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blue hole in bahamas

WHOI researchers position their pontoon boat directly in a blue hole in the Bahamas to extract cores of seafloor sediments. Blue holes are naturally occurring geologic formations on the seafloor that are ideal basins to catch clues left behind by ancient hurricanes. (Photo courtesy Pete van Hengstum, Texas A&M University at Galveston)


What is paleoclimatology?

Paleoclimatology is the study of Earth’s climate history.

Data collected by modern instruments date back only a century or so, leaving natural recorders of environmental change, or paleoclimate records, as the primary way to learn about past climate conditions. Understanding how climate naturally varied over thousands and millions of years teaches us how Earth’s climate system works and sheds light on current, human-induced changes.

Lake and ocean sediments, glacial ice, coral skeletons, tree rings, and pollen grains are among the climate archives or proxies scientists use to reconstruct past climate. Analyses of the data in these proxies reveal what past conditions were like on Earth and the timing of specific climate events such as periods of heavier rainfall and extreme drought.

We know from paleoclimate studies that Earth’s climate is continually changing. Massive ice sheets covered much of the Northern Hemisphere 20,000 years ago, while some 50 million years ago, levels of atmospheric greenhouse gases were so high that polar ice sheets completely melted.

There have been periods of naturally high atmospheric carbon dioxide levels in the past, and Earth became hotter whenever these occurred. But the current, increase in carbon dioxide emissions, driven by burning fossil fuels and other human activities, are unprecedented and forcing rapid changes to the climate system. As a result, Earth’s climate has changed faster since the Industrial Revolution than it has at any point in the past 65 million years.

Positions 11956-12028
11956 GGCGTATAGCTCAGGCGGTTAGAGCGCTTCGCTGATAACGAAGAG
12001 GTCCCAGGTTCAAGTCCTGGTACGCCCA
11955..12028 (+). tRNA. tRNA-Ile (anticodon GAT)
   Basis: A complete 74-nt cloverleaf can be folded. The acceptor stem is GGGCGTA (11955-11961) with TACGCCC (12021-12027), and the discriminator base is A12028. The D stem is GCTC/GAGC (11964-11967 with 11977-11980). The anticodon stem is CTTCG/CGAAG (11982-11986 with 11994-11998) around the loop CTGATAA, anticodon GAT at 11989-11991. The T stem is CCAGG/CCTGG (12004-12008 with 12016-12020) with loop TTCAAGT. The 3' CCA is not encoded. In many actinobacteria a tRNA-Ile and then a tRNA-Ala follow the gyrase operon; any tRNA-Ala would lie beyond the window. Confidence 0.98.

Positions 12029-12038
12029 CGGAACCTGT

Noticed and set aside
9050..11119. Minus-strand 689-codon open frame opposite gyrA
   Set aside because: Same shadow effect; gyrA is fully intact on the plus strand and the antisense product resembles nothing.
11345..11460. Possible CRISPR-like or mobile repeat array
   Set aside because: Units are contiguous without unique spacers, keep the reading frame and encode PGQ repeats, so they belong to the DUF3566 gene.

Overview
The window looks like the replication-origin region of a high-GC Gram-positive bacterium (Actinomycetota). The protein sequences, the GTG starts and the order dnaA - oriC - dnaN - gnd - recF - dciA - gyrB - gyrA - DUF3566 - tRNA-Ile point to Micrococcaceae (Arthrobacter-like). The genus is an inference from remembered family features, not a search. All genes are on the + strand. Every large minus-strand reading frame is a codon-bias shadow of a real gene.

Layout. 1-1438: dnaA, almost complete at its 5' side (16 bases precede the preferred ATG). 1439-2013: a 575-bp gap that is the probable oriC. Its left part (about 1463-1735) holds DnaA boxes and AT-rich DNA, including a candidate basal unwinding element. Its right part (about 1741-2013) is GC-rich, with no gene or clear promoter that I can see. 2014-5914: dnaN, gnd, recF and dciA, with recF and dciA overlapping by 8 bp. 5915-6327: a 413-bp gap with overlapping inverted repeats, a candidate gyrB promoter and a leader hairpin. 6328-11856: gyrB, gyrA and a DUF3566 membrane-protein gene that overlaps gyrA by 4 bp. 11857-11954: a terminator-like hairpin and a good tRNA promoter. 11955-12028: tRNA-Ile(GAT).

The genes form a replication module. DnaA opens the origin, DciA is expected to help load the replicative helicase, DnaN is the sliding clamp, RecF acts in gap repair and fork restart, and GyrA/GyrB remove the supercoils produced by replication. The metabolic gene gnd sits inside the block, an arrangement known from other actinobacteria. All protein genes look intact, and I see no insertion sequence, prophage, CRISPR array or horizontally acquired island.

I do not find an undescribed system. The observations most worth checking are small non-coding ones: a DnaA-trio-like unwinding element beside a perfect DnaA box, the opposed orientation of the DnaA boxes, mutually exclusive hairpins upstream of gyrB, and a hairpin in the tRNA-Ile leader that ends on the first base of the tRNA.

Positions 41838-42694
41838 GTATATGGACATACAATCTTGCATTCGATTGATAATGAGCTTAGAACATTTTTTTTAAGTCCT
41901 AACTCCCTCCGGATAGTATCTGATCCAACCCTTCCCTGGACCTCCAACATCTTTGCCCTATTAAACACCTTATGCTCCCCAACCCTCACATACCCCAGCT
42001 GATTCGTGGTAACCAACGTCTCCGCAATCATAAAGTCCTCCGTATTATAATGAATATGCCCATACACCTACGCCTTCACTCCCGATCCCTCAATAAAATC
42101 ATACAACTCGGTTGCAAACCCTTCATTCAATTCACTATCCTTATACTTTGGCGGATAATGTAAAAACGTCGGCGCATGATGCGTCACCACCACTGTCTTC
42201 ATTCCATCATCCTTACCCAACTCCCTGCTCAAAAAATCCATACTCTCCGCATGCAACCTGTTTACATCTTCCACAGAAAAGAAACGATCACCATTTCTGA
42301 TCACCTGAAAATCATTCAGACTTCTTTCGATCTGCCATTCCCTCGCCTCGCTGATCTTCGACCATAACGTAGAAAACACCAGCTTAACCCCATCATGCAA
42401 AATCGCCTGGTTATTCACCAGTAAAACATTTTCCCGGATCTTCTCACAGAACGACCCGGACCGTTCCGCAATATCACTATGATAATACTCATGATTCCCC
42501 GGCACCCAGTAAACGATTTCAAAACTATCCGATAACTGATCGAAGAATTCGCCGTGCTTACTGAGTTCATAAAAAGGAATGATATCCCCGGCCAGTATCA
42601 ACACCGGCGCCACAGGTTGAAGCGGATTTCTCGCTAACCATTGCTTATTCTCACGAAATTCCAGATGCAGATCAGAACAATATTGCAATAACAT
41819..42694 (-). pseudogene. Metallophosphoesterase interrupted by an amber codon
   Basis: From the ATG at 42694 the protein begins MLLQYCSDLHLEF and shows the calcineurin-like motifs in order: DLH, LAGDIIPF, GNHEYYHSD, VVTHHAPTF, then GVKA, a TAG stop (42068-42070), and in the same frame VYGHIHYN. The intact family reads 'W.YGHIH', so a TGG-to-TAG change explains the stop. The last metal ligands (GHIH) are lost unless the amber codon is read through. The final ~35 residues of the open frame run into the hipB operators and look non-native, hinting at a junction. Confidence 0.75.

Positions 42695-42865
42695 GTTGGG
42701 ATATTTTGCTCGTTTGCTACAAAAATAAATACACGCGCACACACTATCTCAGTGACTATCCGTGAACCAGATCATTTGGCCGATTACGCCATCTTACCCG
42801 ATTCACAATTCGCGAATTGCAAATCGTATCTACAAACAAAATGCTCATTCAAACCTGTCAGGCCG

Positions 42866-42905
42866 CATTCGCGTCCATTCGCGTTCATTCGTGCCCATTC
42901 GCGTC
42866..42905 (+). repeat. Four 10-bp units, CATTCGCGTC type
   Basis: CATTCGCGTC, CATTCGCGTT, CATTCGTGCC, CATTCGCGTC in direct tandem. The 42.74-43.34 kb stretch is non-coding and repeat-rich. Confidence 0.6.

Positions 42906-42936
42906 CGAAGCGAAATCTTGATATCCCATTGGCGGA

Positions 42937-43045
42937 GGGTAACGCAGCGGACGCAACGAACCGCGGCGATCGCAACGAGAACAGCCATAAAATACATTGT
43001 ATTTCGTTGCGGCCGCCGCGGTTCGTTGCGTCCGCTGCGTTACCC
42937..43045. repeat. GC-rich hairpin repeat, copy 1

How do scientists obtain paleoclimate data?

coral skeleton

Coral skeletons, which incorporate trace chemicals from surrounding seawater, can provide a daily archive of past ocean temperatures and environmental conditions. Using temperature records from this long-lived Bermuda brain coral, WHOI paleoceanographers created a reconstruction showing the long-term behavior of the North Atlantic Oscillation, one of the most important drivers of climate fluctuations in the North Atlantic. (Photo by Tom Kleindinst © Woods Hole Oceanographic Institution)

One method for learning about past natural climate variability and atmospheric carbon dioxide levels relies on cores of ancient ice extracted from glaciers and ice sheets—sometimes a mile in length or longer. The ice is formed by snow that accumulates over hundreds of thousands of years.

When these layers of snow compact, tiny air bubbles are trapped in the layers of snow; the bubbles are snapshots of the atmosphere at the moment they were trapped in the ice. Ice also contains dust, ash, pollen, and other particles that can tell us about past environmental conditions.

Physical and chemical analyses of these data determine atmospheric conditions, climate, and how the size of the ice sheet ebbed and flowed. Data from East Antarctic ice cores has enabled scientists to reconstruct Earth’s climate going back 800,000 years; related studies confirm the dramatic growth in greenhouse gases caused by burning fossil fuels.